There is no question that adequate weight gain is a necessity in the NICU. We commonly strive for 15-20 g/kg/d in our centre but sadly our smallest infants often struggle to achieve such increases in mass. If you have worked with me you will often hear me state that after the acute issues are dealt with in a ELBW infant the most important thing we need to focus on is nutrition if we want to help these infants come off respiratory support. They simply need stronger bones, more muscle mass and adequate well balanced nutrition to heal some of the damage that unfortunately occurs while they are receiving positive pressure ventilation.
Does weight gain right after birth matter?
In the past few years however several papers have challenged this belief of mine in suggesting that the time shortly after birth is equally important in particular with reference to retinopathy of prematurity. Associations between poor weight gain in the first 2-6 weeks of age and worse ROP have been noted. The challenge as always with such retrospective or even prospective studies is the presence of confounders. Does the finding of worse ROP indicate that the lack of weight gain is in fact causative or is it reflective of other factors at work? When we are looking at retrospective studies the authors typically will try and control for such known factors but there may be other factors that have been unaccounted for. In particular, is the lack of weight gain attributable to a unit that pays poor attention to nutrition or a result of inflammatory states such as sepsis causing a catabolic rather than anabolic state in the child? Add to this that lipoprotein lipase tends to become less active in the presence of such inflammation and a rising triglyceride level will often dictate that lipids be reduced or stopped altogether further compromising nutrition.
A Swedish paper by Stoltz Sjöström et al published in 2015 examined 498 infants born between 22 0/7 – 26 6/7 weeks of age and sought to determine if poor weight gain and energy intake were responsible for increased rates of ROP in NICUs in Sweden. This retrospective study included infants with an overall rate of Grade III-V ROP of 34.5%. When looking at the differences in a number of variables including weight gain and energy intake in the first four weeks of life there appears to be a cutoff of 100 Kcal/kg/d as an average intake that predicts the risk of ROP. That is if the caloric intake on average over four weeks is less than 100 Kcal/kg/d then the risk of severe ROP increases. When controlling for all variables none of the constituents of nutrition appeared to be significant (protein, fat, carbohydrate) but rather the energy intake. Importantly two additional factors that bore out significance were prolonged ventilation and number of blood transfusions.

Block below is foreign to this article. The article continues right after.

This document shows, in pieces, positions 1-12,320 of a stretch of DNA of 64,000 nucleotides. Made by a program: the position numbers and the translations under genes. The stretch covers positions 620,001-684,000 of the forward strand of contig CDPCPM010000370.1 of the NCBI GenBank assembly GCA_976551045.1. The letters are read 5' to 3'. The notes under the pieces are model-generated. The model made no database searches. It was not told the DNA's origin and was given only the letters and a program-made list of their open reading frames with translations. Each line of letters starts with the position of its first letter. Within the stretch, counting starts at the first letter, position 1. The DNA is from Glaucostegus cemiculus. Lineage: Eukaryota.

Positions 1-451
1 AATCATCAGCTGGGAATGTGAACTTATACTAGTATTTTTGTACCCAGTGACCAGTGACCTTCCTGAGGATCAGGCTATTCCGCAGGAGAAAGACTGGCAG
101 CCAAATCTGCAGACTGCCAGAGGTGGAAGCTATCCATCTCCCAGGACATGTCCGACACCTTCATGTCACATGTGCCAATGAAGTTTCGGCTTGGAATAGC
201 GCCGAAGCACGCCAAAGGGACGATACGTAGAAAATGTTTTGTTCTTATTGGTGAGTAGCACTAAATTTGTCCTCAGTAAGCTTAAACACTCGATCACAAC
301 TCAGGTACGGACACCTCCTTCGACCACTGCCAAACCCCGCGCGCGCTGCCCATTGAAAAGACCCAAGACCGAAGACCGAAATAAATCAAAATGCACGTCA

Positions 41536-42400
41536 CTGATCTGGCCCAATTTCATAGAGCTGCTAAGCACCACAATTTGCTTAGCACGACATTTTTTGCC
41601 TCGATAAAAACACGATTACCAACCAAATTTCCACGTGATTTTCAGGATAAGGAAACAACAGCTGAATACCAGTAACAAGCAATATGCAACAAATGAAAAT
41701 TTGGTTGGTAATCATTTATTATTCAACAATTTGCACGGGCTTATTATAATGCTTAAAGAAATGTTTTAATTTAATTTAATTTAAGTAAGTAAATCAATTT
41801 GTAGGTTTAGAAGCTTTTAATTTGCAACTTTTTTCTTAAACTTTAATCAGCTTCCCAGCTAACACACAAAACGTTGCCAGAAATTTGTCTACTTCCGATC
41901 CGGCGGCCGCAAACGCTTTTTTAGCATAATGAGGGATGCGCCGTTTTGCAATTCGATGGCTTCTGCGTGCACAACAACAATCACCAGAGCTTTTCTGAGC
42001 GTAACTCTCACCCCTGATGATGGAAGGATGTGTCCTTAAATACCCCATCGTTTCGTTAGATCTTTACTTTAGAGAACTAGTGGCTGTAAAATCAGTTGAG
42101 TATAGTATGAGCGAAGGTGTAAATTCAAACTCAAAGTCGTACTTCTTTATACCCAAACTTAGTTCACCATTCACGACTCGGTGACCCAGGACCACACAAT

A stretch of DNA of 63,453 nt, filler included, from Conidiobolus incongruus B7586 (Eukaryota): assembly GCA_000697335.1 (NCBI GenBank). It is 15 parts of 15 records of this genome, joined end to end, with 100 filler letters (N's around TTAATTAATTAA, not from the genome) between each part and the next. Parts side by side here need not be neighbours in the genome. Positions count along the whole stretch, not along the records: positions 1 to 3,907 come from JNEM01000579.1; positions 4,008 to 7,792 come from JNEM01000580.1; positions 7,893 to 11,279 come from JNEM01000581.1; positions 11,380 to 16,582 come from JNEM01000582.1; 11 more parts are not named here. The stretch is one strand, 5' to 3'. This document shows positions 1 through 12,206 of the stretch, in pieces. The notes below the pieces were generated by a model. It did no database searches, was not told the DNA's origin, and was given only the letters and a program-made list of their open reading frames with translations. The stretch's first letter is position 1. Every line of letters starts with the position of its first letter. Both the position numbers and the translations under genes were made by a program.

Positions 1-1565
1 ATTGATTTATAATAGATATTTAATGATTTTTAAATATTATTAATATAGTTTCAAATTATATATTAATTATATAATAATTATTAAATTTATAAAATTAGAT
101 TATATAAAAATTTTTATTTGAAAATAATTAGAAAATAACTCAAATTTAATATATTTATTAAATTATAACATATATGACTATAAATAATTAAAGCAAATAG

While this was a fairly good sized study there are a number of confounders here that again raise the question of what truly is causing the higher rate of ROP. ROP is known to be affected by oxygen use. The current state of thinking is that higher oxygen saturations (Support trial) as well as wide swings in oxygenation may predispose to worse ROP. Given that two important factors increasing the risk of severe ROP in this cohort were prolonged ventilation and need for blood increased numbers of blood transfusions these may well be a proxy for labile oxygenation. I can’t resist the speculation additionally that the lower energy intake may have delayed the building of adequate muscle and bony framework to assist these infants in coming off the ventilator. Sicker infants need more transfusions as well as the bone marrow takes on a quiescent state. It may well be that lower energy intakes are associated with worse ROP but as with other papers looking at this factor it may not be causative (at least directly).
The other thing to bear in mind is that this study is a retrospective analysis of a study originally published in 2009 called the Express Study. Much has changed in the realm of Neonatal Nutrition. When maternal breast milk is unavailable many units have access to donor milk. Early and more aggressive TPN has become the norm since that time with many infants receiving a starter solution on day 1 and TPN late on day 1 or certainly on day 2. Lastly, many centres are now changing from what had been the standard soy based lipid emulsion to one such as SMOF that contains omega-3 fatty acids with inherent anti-inflammatory effects. Given all these changes it would be interesting to see if many infants these days are receiving such low caloric delivery and even if so if their rates of severe ROP are indeed higher.
My take on this therefore is that while we should all strive for better nutrition in our infants I do not believe that the evidence is there yet that an average caloric delivery in the first 4 weeks of age of less than 100 Kcal/kg/d is causing worse ROP in our infants. We will never have a randomized controlled trial to determine such a causative relationship so these sorts of studies are the best we can do. Fortunately, even if there were a cause and effect relationship we are already striving to keep our goal calories above the threshold which seems to be associated with worse outcome.
In essence let’s all keep our eye on the energy being provided and with time all should be well provided we continue to be extremely vigilant with minimizing oxygen exposure in these vulnerable infants.